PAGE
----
The Thompson Twins were one of those bands whose name made no sense. None of the members were named Thompson, none were twins, and during their heyday, there were three members (and at one time the ranks swelled to seven). The group was named after two detectives in the comic strip Tintin, and from 1982 to 1985 they were one of the biggest acts on both sides of the Atlantic.
But like many 80s artists, their success was short-lived, and their music is now relegated to 80s playlists and radio rotations. So what happened?
The Thompson Twins seemed to come from out of nowhere, hitting the U.S. in 1984 during the temporary lull in the Second British Invasion of 1983. Their single “Hold Me Now” reached No. 3 on the U.S. charts, followed by the equally catchy “Doctor! Doctor!”, which just missed the Top 10. The album Into the Gap went platinum.
But the group had been formed back in 1977, their first album coming four years later. The group had formed a trio composed of Tom Bailey, Alannah Currie and Joe Leeway prior to success in the U.K. in 1983, when the singles “Love On Your Side” and “We Are Detective” hit the top 10.
The Thompson Twins’ follow-up album to Into the Gap, 1985’s Here’s to Future Days, was not successful in the U.K., with no Top 10 singles, but they continued their success overseas, with “Lay Your Hands on Me” and “King for a Day” reaching the Top 10. They performed at Live Aid, and Madonna even joined them onstage to perform “Revolution” by the Beatles.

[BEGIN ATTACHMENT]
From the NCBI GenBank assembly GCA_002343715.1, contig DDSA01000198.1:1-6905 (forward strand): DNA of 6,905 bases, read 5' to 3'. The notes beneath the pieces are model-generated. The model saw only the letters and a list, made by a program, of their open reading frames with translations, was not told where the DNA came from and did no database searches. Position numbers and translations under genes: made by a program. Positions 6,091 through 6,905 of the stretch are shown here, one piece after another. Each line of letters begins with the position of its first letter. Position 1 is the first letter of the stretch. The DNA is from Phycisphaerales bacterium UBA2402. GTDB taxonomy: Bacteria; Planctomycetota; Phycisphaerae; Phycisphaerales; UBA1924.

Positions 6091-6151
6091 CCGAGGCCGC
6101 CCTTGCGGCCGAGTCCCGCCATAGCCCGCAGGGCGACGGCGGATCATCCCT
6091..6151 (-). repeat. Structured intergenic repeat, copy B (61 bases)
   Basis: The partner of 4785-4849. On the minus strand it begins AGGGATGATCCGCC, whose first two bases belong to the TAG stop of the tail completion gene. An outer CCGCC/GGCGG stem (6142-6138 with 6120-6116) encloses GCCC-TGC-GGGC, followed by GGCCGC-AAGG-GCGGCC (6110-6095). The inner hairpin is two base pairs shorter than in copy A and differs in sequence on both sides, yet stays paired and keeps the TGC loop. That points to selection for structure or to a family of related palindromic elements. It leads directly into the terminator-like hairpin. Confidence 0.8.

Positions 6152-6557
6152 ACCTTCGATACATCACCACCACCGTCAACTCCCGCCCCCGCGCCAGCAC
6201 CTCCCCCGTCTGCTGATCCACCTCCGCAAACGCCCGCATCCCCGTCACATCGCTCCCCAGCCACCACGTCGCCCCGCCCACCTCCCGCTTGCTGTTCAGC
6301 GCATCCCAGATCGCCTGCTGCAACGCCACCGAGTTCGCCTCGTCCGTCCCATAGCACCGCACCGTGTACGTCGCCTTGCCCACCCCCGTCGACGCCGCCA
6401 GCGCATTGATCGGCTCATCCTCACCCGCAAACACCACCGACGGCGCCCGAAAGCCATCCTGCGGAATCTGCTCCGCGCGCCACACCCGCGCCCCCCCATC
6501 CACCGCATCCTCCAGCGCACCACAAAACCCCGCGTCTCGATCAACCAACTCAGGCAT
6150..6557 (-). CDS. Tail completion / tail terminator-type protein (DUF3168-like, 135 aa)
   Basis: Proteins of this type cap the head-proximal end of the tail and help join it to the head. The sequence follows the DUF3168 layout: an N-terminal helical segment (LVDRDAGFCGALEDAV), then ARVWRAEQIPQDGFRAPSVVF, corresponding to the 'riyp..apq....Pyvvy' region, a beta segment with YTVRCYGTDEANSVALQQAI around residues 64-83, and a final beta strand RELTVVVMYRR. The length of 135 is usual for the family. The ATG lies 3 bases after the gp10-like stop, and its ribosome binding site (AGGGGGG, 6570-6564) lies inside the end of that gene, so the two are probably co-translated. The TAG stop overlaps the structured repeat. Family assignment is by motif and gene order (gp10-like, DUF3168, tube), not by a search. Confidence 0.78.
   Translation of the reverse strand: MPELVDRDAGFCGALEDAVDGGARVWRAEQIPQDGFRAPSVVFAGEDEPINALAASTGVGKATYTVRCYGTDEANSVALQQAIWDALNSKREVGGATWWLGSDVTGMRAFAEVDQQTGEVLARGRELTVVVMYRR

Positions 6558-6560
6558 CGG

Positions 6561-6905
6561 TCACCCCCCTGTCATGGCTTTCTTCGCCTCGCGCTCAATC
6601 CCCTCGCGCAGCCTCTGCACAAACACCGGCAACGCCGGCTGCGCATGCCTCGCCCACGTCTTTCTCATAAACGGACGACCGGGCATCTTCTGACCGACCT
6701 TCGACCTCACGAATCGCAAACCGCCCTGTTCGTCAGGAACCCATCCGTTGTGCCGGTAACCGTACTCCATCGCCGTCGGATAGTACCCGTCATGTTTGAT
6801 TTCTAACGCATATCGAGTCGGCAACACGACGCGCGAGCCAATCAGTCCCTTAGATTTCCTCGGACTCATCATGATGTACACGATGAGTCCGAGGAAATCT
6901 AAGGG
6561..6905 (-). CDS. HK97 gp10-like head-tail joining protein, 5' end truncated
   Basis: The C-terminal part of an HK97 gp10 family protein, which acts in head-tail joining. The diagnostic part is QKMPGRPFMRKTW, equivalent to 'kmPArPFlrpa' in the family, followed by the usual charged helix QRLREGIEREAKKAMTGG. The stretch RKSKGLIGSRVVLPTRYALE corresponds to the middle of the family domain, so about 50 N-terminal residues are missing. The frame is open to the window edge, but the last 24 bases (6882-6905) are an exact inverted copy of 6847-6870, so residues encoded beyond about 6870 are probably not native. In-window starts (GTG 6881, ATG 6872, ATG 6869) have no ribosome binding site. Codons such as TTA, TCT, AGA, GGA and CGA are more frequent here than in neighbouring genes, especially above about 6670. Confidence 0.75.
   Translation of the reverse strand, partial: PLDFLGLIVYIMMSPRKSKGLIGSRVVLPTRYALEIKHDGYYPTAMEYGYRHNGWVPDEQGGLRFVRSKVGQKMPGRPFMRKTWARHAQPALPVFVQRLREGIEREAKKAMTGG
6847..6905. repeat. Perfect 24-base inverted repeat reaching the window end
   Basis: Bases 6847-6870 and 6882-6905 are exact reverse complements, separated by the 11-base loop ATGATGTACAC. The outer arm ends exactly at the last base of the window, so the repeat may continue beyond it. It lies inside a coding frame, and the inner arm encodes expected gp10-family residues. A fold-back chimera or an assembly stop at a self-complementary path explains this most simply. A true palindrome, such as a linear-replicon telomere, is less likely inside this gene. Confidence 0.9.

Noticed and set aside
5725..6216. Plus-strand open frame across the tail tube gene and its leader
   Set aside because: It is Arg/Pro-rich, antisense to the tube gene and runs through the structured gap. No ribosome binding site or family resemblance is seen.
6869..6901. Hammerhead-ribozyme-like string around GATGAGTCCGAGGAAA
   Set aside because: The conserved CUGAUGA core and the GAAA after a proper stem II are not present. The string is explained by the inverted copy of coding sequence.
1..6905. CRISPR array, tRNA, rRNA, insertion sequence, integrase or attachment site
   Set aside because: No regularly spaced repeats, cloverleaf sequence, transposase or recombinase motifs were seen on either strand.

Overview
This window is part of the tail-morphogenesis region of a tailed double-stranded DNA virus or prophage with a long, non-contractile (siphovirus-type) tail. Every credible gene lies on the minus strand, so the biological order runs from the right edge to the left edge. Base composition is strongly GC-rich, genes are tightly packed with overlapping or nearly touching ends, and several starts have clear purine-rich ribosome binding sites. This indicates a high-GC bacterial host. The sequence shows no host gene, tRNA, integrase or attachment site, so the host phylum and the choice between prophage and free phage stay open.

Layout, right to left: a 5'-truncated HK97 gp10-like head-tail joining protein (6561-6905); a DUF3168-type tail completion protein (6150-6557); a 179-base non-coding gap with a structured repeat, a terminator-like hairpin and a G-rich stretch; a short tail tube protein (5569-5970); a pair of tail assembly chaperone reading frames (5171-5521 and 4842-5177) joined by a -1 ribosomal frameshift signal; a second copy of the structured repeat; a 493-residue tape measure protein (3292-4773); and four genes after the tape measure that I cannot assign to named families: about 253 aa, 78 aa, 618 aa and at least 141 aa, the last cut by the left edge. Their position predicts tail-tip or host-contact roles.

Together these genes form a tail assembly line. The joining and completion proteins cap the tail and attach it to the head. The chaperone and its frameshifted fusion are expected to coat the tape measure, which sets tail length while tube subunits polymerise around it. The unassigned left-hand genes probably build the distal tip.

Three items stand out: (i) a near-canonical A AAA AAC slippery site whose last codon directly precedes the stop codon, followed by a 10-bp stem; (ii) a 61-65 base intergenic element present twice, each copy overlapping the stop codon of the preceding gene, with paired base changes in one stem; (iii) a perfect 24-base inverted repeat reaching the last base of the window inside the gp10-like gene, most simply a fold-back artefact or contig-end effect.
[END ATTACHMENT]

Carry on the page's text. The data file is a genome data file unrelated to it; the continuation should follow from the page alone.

Then — nothing.
Lost Chemistry and a Name Change
Joe Leeway left the group, leaving Tom Bailey and Alannah Currie, who were secretly dating, to carry on as a duo. The chemistry wasn’t as good, though, as 1987’s Close to the Bone was a commercial failure everywhere. The couple had a child in 1988 and married in 1991.
By 1993, Thompson Twins as a name was dead, and Bailey and Currie changed genres, focusing more on trip-hop and ambient music. Changing their name to Babble, they released two albums during the 1990s, neither of which made a splash. The couple divorced in 2003.
Bailey continued making music, releasing several dub albums during the 2000s. Currie currently works as an artist in London under the name “Miss Pokeno,” creating work using “luxurious veneers around uncomfortable and provocative narratives.” And Leeway lives in Los Angeles, where he was last reported to have been working in hypnotherapy.
Each has found their own way in light of the success and ultimate failure of a group that was the epitome of New Pop and New Wave. Fame was glorious but brief. Here’s to Future Days, eh?